Qwest hiking prices during economic slump
By Jeff Smith
Rocky Mountain News
Wednesday, May 7, 2008
Qwest Communications is raising the prices of some of its
Internet services by as much as 11 percent as it struggles amid
the current economic and housing slump.
telco is betting demand won't wane or, as prices of individual
services go up, more customers will be spurred into subscribing
to phone-Internet-television "bundles." Qwest also hopes
to attract new customers as it triples Internet speeds in key
markets this year.
Price increases came up during Qwest's first-quarter conference
Qwest reported earnings of $157 million, or 9 cents a share, in
the quarter, while revenues slipped 1.4 percent to $3.4 billion
as the company continues to experience steep losses in its
traditional land-line business. Qwest shares fell 6
An analyst on the investors' conference call noted that other
telecommunications carriers are planning to hike prices of "core
services." He wondered if Qwest would do the same.
"We will do price increases; that is our plan," Qwest CEO
Ed Mueller responded. "We believe there is room in the
market for the (increases) and where we can, we're taking them."
Qwest on April 20 increased its "Price for Life" rate for new
high-speed Internet service customers by $3 a month, according
to spokeswoman Kate Oravez.
The slowest tier of DSL now is $29.99 a month, up 11 percent
from $26.99 a month, for customers who also have a Qwest home
phone package. Customers who locked in the $26.99 "Price
for Life" rate aren't affected.
Mueller said in a telephone interview that Qwest plans to target
the prices of individual services, which he characterized as
"cheap." He called such services "inelastic," meaning he
doesn't believe demand will change much even if prices go up.
Donna Jaegers, a telecommunications analyst at Janco Partners in Greenwood Village, noted that Qwest over the years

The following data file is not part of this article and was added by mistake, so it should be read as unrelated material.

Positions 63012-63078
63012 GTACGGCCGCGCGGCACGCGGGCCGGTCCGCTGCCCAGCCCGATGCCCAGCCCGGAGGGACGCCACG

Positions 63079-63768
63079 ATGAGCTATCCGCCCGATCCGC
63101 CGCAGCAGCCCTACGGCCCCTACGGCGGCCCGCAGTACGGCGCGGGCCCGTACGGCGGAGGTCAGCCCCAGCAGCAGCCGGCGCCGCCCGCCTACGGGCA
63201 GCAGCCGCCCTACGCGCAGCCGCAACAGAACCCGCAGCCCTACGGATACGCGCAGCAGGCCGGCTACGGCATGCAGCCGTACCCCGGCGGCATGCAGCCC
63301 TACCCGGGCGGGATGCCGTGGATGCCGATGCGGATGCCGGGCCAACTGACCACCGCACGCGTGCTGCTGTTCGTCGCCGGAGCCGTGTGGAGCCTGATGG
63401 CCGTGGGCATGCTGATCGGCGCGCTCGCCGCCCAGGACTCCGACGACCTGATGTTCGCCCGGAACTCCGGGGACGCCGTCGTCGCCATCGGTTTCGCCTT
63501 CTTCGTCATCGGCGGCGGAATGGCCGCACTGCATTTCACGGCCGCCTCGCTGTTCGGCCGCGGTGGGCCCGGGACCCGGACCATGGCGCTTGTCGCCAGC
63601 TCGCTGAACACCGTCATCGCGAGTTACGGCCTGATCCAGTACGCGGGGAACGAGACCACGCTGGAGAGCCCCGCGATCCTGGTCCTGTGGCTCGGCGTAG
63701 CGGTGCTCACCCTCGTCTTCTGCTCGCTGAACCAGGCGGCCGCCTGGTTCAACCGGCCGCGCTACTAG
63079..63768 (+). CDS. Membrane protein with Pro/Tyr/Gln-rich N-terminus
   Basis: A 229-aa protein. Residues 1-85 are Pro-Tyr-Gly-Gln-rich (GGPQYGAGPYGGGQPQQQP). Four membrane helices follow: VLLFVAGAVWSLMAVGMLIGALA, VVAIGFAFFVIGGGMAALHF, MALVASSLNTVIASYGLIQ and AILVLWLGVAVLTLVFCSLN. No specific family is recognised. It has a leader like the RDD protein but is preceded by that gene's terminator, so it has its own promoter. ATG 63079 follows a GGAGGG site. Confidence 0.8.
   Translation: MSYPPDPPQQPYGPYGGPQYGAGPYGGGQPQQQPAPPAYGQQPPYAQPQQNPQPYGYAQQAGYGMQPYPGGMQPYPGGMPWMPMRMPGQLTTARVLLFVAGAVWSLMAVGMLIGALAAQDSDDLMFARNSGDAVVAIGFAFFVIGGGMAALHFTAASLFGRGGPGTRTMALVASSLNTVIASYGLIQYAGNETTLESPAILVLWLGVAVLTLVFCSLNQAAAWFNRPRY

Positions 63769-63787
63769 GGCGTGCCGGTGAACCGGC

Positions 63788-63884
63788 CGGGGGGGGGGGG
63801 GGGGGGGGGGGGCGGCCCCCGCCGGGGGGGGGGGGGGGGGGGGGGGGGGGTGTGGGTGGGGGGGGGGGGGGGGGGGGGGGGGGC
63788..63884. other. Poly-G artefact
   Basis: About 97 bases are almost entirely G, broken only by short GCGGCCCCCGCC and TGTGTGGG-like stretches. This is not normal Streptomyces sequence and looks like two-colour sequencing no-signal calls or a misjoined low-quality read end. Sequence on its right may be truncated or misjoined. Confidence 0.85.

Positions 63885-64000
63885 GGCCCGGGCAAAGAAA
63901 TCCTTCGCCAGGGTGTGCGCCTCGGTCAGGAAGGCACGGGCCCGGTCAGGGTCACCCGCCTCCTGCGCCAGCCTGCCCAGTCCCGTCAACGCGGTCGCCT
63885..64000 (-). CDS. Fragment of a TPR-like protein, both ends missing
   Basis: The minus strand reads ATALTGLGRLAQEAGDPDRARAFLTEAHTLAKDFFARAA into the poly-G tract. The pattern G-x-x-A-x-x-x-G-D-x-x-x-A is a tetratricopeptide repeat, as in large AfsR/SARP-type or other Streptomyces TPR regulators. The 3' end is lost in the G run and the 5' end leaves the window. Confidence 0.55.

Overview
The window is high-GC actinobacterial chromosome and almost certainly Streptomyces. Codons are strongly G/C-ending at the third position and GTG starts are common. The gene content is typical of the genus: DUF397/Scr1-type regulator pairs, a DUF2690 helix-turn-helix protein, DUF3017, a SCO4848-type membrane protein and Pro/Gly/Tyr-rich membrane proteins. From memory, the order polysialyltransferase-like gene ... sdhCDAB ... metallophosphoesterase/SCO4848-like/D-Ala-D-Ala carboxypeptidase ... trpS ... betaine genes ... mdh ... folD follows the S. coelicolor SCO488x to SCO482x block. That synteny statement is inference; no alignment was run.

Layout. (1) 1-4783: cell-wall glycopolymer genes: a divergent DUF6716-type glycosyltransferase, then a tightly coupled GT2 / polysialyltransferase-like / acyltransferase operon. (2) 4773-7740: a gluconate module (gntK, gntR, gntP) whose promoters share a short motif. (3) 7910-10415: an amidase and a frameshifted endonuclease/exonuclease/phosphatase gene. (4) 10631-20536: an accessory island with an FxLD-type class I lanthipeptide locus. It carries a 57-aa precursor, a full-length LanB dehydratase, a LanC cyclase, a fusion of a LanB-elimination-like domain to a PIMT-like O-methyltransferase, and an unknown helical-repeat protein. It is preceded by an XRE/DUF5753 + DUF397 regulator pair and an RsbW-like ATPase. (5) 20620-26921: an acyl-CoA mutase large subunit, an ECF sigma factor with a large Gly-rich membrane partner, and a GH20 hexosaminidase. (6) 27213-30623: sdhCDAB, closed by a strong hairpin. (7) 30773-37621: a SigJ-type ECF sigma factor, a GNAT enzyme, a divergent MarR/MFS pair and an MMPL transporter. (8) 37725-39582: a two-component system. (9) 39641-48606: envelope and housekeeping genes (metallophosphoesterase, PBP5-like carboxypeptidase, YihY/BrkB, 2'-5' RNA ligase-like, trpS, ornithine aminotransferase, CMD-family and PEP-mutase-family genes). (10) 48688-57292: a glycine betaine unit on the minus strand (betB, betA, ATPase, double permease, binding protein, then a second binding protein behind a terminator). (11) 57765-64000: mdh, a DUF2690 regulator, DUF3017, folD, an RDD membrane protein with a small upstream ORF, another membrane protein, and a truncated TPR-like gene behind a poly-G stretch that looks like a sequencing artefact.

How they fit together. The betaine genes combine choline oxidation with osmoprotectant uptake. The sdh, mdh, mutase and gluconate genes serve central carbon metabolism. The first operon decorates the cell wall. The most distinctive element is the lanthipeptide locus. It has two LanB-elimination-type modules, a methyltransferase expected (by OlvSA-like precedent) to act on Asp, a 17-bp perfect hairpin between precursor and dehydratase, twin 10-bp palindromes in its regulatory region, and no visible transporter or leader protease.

has subtly raised prices of selected services. "Longer
term, it doesn't help them keep market share," Jaegers said.
But she said it could help push consumers into more expensive
bundles of communications services. And that, she said,
"makes a stickier consumer," or one less likely to switch
Qwest's average revenue per customer is up 7.8 percent from $51
a month to $55 a month because of sales of bundles.
Price hikes, though, come as Qwest's high-speed Internet growth
is anemic, said Jaegers.
Qwest is trying to lure customers from cable companies by
boosting Internet speeds to 12 and 20 megabits a second in key
markets. Qwest tallied 13,000 new subscribers from those
efforts in the first quarter, but the faster service is still
available in only a few neighborhoods in the metro area.
smithje@RockyMountainNews.com or 303-954-5155
Measure would allow bid for phone increase
State legislation passed Tuesday would allow Qwest
Communications to seek a modest rate increase in basic telephone
service from the Colorado Public Utilities Commission.
Qwest initially backed an amendment that would have allowed it
to hike its current $14.88 a month rate by as much as 32
percent. But the Denver telco said it
supported compromise legislation by state Sen. Chris Romer,
Romer's amendment "gives the PUC authority over the prices of
Qwest's regulated services and is consistent with almost every
other state," said Chuck Ward, Qwest's
The PUC would be required to examine such factors as Qwest's
cost of service and the national average for comparable service.
The PUC recently said the national average for basic service is
$16.11 a month, about 8 percent more than Qwest's current rate.